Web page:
Pew: Local TV news following in print's footsteps
Interesting survey conducted annually by the Pew Reserach Center. For 2012, the pollsters discovered that local TV news is suffering from "skrinking pains."
With shorter stories and scarce coverage of politics and government, local television newscasts in the United States, like local newspapers before them, are suffering from "shrinking pains," according to the Pew Research Center.
The diagnosis comes in the center's 10th annual State of the News Media report, which will be published on Monday. The report, covering 2012, describes cutbacks in the reporting ranks of newspapers and television networks and a surge in efforts by politicians, corporations and others to tell their own stories.
"This adds up to a news industry that is more undermanned and unprepared to uncover stories, dig deep into emerging ones or to question information put into its hands," the report's main author, Amy Mitchell, wrote in an introduction.
The report also highlighted the results of a new Pew survey that asked Americans whether they had heard much about the financial challenges that the news industry faces, like the steep decline in newspaper advertising revenue.
Sixty percent of the respondents said they had heard little or nothing, indicating that "awareness of the industry's financial struggles is limited," the report said. But some have sensed the results: 31 percent of respondents said they "have stopped turning to a news outlet because it no longer provided them with the news they were accustomed to getting."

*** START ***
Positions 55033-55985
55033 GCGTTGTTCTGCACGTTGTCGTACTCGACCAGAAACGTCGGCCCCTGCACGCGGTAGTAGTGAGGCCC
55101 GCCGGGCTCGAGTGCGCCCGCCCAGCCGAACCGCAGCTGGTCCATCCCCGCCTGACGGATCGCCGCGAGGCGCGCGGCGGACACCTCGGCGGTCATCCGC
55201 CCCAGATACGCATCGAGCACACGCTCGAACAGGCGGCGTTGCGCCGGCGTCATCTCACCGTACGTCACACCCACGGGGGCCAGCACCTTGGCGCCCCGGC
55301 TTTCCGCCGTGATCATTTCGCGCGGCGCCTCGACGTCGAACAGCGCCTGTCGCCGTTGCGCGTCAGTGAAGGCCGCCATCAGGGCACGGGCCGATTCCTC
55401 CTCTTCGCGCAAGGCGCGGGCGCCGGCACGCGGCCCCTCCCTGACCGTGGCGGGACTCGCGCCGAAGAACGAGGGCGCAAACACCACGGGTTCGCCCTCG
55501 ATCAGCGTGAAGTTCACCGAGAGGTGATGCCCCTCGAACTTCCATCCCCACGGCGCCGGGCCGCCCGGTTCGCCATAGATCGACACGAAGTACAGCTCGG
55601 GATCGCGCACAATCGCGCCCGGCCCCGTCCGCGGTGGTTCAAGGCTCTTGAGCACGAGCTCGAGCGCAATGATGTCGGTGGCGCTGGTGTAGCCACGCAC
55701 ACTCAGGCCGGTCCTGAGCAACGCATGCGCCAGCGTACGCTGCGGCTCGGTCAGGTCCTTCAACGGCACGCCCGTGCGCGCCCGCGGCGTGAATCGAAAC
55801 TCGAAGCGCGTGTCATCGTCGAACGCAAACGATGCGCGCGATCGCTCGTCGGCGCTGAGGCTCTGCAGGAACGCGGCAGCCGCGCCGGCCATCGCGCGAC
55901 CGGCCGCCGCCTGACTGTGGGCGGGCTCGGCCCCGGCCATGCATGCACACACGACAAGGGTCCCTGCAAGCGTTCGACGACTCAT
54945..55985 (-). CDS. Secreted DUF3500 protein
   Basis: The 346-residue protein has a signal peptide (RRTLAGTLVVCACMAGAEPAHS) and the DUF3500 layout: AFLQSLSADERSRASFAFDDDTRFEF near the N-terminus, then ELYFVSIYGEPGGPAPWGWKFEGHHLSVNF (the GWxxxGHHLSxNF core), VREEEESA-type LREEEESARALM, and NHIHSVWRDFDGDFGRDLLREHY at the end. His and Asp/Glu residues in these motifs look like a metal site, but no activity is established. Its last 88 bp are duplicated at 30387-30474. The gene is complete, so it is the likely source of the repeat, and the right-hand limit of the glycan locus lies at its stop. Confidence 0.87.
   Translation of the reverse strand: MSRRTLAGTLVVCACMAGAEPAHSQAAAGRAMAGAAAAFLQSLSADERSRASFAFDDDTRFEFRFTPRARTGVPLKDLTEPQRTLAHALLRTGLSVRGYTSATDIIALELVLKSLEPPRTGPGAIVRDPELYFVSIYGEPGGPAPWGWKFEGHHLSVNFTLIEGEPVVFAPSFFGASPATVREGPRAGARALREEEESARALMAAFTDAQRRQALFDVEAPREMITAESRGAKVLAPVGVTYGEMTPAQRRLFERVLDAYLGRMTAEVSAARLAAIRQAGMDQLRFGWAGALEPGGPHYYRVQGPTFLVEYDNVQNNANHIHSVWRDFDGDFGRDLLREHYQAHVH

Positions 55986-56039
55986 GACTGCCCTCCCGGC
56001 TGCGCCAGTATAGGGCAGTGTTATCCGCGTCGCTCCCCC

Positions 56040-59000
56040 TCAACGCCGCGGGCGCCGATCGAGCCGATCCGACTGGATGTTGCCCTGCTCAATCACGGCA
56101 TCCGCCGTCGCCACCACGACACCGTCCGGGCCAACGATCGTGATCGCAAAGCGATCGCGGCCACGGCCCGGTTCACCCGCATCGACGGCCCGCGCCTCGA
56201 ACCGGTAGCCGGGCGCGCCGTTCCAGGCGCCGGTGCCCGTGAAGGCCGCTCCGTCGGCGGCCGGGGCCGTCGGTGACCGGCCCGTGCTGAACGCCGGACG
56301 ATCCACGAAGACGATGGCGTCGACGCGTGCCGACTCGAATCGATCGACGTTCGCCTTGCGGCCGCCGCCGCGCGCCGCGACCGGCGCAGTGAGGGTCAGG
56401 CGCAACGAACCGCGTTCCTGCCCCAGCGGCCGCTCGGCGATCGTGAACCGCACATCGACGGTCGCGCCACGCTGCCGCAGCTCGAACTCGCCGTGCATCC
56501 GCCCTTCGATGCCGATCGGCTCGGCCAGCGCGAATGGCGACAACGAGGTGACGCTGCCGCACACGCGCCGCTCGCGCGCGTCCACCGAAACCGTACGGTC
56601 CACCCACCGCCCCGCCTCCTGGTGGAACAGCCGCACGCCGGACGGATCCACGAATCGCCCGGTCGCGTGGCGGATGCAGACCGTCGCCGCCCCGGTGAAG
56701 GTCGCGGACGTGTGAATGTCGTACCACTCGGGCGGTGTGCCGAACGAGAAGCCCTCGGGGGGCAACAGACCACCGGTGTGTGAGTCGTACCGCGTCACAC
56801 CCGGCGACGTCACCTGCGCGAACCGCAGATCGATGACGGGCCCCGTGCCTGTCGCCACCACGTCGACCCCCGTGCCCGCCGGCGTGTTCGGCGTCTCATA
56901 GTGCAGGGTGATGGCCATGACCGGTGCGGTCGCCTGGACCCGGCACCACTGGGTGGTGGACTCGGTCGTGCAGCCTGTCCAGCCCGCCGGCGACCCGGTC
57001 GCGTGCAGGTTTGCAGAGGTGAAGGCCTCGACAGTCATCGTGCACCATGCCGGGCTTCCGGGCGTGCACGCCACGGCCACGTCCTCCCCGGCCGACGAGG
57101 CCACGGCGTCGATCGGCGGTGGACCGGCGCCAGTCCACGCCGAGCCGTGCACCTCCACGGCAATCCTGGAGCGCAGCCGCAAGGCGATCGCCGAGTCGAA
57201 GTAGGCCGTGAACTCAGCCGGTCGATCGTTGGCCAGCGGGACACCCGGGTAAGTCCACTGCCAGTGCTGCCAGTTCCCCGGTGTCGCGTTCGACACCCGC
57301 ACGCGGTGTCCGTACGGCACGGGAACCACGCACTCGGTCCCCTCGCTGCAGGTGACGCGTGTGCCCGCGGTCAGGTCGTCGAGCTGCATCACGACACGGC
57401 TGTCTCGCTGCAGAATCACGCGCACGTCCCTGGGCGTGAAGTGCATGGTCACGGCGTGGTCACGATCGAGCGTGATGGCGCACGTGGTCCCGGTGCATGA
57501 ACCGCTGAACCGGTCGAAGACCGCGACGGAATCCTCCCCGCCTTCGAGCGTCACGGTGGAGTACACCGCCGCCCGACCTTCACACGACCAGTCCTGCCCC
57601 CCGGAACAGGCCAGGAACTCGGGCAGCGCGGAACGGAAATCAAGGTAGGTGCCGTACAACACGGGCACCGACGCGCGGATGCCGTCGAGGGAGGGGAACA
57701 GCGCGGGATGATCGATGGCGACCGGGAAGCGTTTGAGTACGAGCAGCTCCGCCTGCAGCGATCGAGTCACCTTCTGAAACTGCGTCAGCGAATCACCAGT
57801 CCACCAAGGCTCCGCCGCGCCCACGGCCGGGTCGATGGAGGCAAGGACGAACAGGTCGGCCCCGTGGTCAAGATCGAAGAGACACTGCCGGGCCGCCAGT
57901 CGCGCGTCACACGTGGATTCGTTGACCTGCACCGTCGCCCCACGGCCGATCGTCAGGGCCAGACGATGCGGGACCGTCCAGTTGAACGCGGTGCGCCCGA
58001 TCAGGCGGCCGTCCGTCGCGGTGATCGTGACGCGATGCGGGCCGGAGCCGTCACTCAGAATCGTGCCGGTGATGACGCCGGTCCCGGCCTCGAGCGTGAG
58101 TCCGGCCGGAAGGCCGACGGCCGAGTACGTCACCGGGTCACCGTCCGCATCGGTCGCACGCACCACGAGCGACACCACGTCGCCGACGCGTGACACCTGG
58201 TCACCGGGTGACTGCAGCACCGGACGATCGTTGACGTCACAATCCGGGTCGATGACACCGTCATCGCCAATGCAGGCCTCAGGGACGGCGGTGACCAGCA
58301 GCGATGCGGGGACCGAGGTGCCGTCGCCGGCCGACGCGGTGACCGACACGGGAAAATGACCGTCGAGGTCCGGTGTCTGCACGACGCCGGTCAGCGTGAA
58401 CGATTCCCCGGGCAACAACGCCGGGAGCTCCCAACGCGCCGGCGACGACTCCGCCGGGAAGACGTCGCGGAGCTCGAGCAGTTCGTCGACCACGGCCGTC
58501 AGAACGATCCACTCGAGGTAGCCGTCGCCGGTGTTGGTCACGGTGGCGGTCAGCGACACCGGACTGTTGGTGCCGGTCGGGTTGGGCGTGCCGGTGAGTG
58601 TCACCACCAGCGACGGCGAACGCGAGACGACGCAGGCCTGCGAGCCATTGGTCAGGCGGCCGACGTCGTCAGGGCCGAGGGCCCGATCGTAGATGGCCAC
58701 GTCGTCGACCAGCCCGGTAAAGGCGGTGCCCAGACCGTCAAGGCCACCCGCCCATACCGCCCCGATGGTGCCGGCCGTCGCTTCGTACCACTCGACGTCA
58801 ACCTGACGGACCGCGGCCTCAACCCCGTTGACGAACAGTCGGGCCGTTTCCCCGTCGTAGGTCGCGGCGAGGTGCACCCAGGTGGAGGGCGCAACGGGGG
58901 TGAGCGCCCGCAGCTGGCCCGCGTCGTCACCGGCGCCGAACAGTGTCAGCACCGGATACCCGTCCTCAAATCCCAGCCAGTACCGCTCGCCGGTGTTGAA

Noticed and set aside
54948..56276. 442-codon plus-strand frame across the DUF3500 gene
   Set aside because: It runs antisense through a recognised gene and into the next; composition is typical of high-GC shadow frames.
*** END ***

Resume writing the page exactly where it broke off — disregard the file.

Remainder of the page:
The report's authors did find, as in prior years, a robust public appetite for news. Digital news sources are now used daily by 50 percent of Americans, according to Pew's survey, making the Internet nearly as important a source as television. Mobile phones and tablets were mostly responsible for the surge in digital news consumption.
I know that local TV news in Chicago has become nearly unwatchable. In a city where corrupt politics cries out to be exposed, precious little is done by the local media to uncover wrong doing.
They made a half hearted attempt to vet Obama back in 2008, with a few reporters actually trying to get to the bottom of some local scandals that are still waiting to be explained.Obama's house purchase with the assistance of convicted felon Tony Rezko is chief among them.
But ultimately, almost all of them have moved on to cover more salacious items. You can't blame them. In a capitalist economy they need to gather viewers and if they are forced to cover fluf stories as a way to survive, that is the citizen's bad luck.